It's year end again, and about now I always get an extra annual load of junk mail. This particular batch is from companies who attempt to deceive small business owners into paying for unnecessary services that appear to be a legal requirement.
I received a typical solicitation today. Corporations are required to keep certain records, including the recorded minutes of shareholder meetings. In my case, once a quarter I type a sentence or two detailing any important decisions I made regarding my podcast, and I stick it in a file. This is a legal requirement, and it takes me ten minutes to comply.
Today's solicitation was from a company offering to store it for me, for $175, if I mail it to them. Nothing wrong with that. Probably not worth it, but certainly there's nothing wrong with offering such a service.
We frequently criticize the media for gullible reporting of pseudoscience and inaccurate reporting of real science. But sometimes they exceed our fondest hopes and get it spectacularly right. On December 25, 2008, the Wall Street Journal gave us all a Christmas present: they printed an article by Steve Salerno that was a refreshing blast of skepticism and critical thinking about alternative medicine.
Salerno points out that 38% of Americans use "complementary and alternative medicine" (CAM) and it is being increasingly accepted in hospitals and medical schools. He says this should be a laughing matter but isn't because of the huge amounts of money being spent on ineffective treatments. Not to speak of the huge amounts of money being wasted on implausible research at the NCCAM.
This strange man George Vithoulkas, in Greece, is still flailing about on the subject of a comprehensive, definitive, homeopathy test, which convinces me that he's honestly self-deluded - as so many naifs are - that homeopathy actually works. Certainly, any reasonable person looking at the many tests that have been conducted to test the weird claims made ever since Samuel Hahnemann came up with this idea back in 1792, would immediately see that the "art" is simply imaginary. The tests that I approved to be done by the Royal Society and broadcast on BBC-TV, offering the JREF million-dollar prize, demonstrated that fact very strongly, so it takes a totally delusional mind to still think that there's anything there to be found.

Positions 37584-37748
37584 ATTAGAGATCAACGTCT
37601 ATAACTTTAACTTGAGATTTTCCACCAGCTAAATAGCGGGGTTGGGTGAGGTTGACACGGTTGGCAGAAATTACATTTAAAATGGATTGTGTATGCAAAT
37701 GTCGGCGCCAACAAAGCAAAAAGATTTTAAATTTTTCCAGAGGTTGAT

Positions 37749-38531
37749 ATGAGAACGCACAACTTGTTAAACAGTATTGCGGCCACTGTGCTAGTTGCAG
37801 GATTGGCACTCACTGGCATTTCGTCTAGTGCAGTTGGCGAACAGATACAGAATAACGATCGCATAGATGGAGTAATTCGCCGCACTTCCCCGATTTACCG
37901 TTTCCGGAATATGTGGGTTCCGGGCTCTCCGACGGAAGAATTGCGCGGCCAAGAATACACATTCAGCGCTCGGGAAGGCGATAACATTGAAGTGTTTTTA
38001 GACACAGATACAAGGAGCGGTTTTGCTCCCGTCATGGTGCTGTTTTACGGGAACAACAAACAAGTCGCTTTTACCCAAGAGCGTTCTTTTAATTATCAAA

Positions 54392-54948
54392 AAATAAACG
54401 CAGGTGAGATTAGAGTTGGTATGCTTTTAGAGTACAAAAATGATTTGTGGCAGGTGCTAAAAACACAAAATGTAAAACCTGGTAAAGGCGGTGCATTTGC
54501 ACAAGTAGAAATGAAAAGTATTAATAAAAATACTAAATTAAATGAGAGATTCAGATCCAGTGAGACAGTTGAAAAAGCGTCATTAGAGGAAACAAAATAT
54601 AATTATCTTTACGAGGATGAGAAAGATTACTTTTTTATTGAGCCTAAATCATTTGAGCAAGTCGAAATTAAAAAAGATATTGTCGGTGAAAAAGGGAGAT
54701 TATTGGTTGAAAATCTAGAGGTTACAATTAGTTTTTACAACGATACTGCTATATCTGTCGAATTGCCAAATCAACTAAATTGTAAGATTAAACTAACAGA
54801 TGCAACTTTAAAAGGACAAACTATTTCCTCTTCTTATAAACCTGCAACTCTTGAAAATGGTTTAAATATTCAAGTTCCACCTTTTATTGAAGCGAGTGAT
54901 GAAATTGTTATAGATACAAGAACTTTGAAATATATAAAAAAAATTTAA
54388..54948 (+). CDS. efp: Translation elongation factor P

Vithoulkas is currently celebrating the fact that I blamed the Greek homeopaths for aborting the arrangements for a test, when I should have said that it was the Hungarians who were responsible; since they're all deluded, I can't manage to keep them sorted out... I also had a notice entered a week earlier than I'd said it would appear, and that provided Vithoulkas with a further source of glee.
On Xmas Day, "pastor" Rick Warren, the currently-celebrated evangelist who is on every TV screen and front page as the hand-picked preacher to deliver the invocation of divine magic at the Obama inauguration ceremony, gave an effusive, rambling account on the NBC Today Show that demonstrated his incredible naivety about rational thinking and how disconnected his brand of religion - at least - is from reality. He was gushing over a miracle that he said had "blessed" his family.
The facts: Warren said that his daughter-in-law Jaime gave birth to her first child six weeks prematurely, though he can't seem to remember whether it was five, six, or seven weeks, since he gave all three figures... The hospital, he said, performed a C-section to save the baby's life - and the mother's. In that procedure, Warren said, they discovered that it was a "breech baby," that the umbilical cord was wrapped around the baby's neck and it was not receiving oxygen.
Please watch this video from this 12/23/2008 episode of NBC's Today show. We, as skeptics, are specifically invited by NBC to reconsider our belief that angels are unproven in light of new evidence. In short, a woman sees an angel on a security camera monitor, and her daughter–who has just been taken off life support–recovers. What could explain this other than angels?
How about.. a poorly adjusted camera, medical science, and the natural ability of a body to heal itself?
I see no evidence of angels there. In fact, I don't even know what an angel is. Fortunately, NBC chose to ask that question, and the answer given by the post-modernist rabbi was ultimately "they can be anything." How nice. I think I'll stick with believing the only actual angels are ballplayers from Anaheim.